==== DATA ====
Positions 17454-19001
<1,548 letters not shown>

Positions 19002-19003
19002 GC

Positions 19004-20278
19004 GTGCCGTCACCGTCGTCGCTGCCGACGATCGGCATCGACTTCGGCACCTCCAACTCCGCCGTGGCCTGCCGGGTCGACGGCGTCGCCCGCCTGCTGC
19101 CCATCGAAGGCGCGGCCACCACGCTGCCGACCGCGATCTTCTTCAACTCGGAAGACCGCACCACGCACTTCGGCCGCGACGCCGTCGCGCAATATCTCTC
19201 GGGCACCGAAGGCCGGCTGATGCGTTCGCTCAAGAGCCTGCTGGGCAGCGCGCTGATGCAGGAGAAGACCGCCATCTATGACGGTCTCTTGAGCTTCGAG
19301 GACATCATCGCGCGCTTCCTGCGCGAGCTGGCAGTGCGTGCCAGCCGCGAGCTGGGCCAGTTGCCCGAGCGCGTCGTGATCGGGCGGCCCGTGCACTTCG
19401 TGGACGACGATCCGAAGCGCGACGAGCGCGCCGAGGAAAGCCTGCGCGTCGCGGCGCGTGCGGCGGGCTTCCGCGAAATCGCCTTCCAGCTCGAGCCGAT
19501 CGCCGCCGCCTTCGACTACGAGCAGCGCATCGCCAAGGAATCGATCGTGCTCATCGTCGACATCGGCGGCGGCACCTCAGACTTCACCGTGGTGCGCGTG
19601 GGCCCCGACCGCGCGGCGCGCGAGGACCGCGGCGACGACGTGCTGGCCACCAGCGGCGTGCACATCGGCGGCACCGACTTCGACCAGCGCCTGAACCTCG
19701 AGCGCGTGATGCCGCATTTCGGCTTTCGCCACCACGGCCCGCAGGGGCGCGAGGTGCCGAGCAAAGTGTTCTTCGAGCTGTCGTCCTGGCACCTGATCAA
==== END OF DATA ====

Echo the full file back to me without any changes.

Positions 17454-19001
<1,548 letters not shown>

Positions 19002-19003
19002 GC

Positions 19004-20278
19004 GTGCCGTCACCGTCGTCGCTGCCGACGATCGGCATCGACTTCGGCACCTCCAACTCCGCCGTGGCCTGCCGGGTCGACGGCGTCGCCCGCCTGCTGC
19101 CCATCGAAGGCGCGGCCACCACGCTGCCGACCGCGATCTTCTTCAACTCGGAAGACCGCACCACGCACTTCGGCCGCGACGCCGTCGCGCAATATCTCTC
19201 GGGCACCGAAGGCCGGCTGATGCGTTCGCTCAAGAGCCTGCTGGGCAGCGCGCTGATGCAGGAGAAGACCGCCATCTATGACGGTCTCTTGAGCTTCGAG
19301 GACATCATCGCGCGCTTCCTGCGCGAGCTGGCAGTGCGTGCCAGCCGCGAGCTGGGCCAGTTGCCCGAGCGCGTCGTGATCGGGCGGCCCGTGCACTTCG
19401 TGGACGACGATCCGAAGCGCGACGAGCGCGCCGAGGAAAGCCTGCGCGTCGCGGCGCGTGCGGCGGGCTTCCGCGAAATCGCCTTCCAGCTCGAGCCGAT
19501 CGCCGCCGCCTTCGACTACGAGCAGCGCATCGCCAAGGAATCGATCGTGCTCATCGTCGACATCGGCGGCGGCACCTCAGACTTCACCGTGGTGCGCGTG
19601 GGCCCCGACCGCGCGGCGCGCGAGGACCGCGGCGACGACGTGCTGGCCACCAGCGGCGTGCACATCGGCGGCACCGACTTCGACCAGCGCCTGAACCTCG
19701 AGCGCGTGATGCCGCATTTCGGCTTTCGCCACCACGGCCCGCAGGGGCGCGAGGTGCCGAGCAAAGTGTTCTTCGAGCTGTCGTCCTGGCACCTGATCAA